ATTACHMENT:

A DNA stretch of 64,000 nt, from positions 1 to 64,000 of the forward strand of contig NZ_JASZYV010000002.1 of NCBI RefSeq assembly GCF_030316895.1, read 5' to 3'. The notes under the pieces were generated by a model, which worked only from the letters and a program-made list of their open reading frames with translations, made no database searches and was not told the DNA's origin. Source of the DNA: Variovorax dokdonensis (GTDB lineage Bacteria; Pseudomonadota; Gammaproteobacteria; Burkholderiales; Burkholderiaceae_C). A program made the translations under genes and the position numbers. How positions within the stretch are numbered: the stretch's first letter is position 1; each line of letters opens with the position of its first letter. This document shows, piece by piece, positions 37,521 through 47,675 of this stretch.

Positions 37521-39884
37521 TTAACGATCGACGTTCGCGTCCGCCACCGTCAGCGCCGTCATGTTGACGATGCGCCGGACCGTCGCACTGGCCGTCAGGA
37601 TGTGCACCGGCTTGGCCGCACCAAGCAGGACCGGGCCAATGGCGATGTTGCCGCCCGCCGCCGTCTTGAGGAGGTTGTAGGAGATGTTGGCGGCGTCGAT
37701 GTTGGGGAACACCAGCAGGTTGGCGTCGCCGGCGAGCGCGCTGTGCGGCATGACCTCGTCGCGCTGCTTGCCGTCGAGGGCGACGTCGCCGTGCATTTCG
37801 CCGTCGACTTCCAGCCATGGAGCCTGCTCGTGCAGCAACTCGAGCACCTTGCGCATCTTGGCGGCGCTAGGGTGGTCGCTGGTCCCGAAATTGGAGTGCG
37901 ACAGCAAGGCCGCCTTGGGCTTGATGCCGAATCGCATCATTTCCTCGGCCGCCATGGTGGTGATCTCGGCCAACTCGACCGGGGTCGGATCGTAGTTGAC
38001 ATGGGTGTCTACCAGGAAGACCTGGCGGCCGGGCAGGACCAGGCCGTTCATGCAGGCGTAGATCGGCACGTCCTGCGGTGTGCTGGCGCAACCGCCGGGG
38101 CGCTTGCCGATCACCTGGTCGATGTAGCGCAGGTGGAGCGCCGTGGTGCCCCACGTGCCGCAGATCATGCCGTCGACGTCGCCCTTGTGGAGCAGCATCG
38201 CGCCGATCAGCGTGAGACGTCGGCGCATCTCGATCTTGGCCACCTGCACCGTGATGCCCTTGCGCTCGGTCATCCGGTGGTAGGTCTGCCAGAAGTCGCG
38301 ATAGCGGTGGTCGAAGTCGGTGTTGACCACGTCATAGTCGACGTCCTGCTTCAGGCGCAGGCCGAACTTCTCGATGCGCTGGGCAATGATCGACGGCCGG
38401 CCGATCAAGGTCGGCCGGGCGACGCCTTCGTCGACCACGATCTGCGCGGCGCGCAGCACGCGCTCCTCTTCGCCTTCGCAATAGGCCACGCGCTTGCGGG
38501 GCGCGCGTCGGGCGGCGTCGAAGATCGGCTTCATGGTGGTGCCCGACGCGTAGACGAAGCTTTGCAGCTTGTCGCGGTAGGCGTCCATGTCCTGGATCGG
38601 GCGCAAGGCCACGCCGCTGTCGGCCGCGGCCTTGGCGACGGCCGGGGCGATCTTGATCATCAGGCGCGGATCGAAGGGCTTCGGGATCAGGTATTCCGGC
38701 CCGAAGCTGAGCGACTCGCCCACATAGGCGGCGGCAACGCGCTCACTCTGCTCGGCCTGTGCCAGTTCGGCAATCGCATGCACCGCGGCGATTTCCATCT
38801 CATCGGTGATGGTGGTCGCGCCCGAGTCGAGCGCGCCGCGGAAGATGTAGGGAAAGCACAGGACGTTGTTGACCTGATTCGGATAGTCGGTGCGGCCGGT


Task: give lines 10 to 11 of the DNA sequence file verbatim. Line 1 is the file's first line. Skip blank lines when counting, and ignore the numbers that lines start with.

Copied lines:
38201 CGCCGATCAGCGTGAGACGTCGGCGCATCTCGATCTTGGCCACCTGCACCGTGATGCCCTTGCGCTCGGTCATCCGGTGGTAGGTCTGCCAGAAGTCGCG
38301 ATAGCGGTGGTCGAAGTCGGTGTTGACCACGTCATAGTCGACGTCCTGCTTCAGGCGCAGGCCGAACTTCTCGATGCGCTGGGCAATGATCGACGGCCGG